DAMWON were barely a top five team in Korea this season, and if not for an epic collapse by Afreeca in the second half would not have even made the playoffs. They’re capable of improving significantly, but their stubbornness as well as the lack of ability for the non-Nuguri players to take over a game should give you a lot of skepticism about their chances in this tournament. If the rest of the map besides Nuguri can show well in this tournament and DAMWON used this off-time to acclimate to 2020 League of Legends, then I wouldn’t rule out a surprise run.

In a short tournament a team can “run hot” and far exceed expectations, but I think DAMWON need too many things to go right to actually take this event down altogether. Nuguri and ShowMaker are their best players and they’re outclassed in this tournament so they won’t be able to rely on them every single game. If you can find a +450 or better to get out of groups I like that angle more than an outright on DAMWON.


Best Prices:

#1) DragonX +900 (5Dimes or Bovada)

#2) FunPlus +600 (Bet365 or +596 at Pinnacle)

#3) Gen.G +655 (Pinnacle)

As with all futures, “value” is a loose term. These are the top three best prices on the board to me. The fourth would be JDG, but they’re only slightly off where I’d handicap them to win this tournament. DragonX and FunPlus stand out to me.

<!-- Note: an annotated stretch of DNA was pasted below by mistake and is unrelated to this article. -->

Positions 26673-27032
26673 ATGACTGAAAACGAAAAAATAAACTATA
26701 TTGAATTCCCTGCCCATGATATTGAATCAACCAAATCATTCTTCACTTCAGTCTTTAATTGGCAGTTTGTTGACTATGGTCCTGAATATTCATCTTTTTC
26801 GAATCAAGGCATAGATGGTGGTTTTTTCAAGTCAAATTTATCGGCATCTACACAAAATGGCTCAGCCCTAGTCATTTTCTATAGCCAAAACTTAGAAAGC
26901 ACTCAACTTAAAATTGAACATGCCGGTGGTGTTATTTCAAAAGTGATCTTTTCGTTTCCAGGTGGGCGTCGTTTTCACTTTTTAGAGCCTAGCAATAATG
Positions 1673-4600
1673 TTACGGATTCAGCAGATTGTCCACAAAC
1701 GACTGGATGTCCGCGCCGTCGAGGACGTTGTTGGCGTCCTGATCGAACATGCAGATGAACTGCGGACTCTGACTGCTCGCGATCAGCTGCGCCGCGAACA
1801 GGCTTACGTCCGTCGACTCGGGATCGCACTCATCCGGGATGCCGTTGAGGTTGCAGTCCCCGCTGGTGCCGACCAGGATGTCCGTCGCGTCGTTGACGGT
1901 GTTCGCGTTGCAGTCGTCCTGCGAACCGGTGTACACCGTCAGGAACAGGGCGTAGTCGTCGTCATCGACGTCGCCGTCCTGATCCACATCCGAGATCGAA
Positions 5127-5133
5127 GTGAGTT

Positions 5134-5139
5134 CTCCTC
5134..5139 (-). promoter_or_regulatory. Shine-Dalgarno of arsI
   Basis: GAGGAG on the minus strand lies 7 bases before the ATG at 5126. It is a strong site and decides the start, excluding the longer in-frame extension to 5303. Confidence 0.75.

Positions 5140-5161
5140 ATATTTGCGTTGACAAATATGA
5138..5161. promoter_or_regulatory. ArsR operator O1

Worst Prices:

#1) Invictus ~ +732

#2) TOP ~ +457

TOP have the ability to win this tournament, but I just think this price is too rich to pay when you could get a team that I’d rate similarly (and slightly better) in FunPlus at more favorable odds. Invictus are a shadow of their former selves, and this price has too much name brand value cooked into it.


Futures Strategy:

Futures aren’t for everybody. They’re higher risk and have a higher overall vig (hold%), but in a small tournament like this you can use them to create leverage for yourself if you choose the correct application.

As always shop around for the best numbers available to you for any position you plan to take.

If you have access to multiple books like those mentioned above, then there are some decent arbitrage setups you can create for yourself depending on your bankroll and risk tolerance to “lock” in a profit. This is simply a matter of doing the math but just for an example I’ll lay one out.



“As long as it isn’t TOP or Gen.G”

JDG +425 / T1 +450 / FPX +600 / DRX +900

(1 unit each to win a minimum of 0.25u if one takes it down or a maximum net of 5.0u)

From this position you could re-evaluate after the group stage or see if one of your heavier dogs makes the final and either hedge or let it ride at your discretion.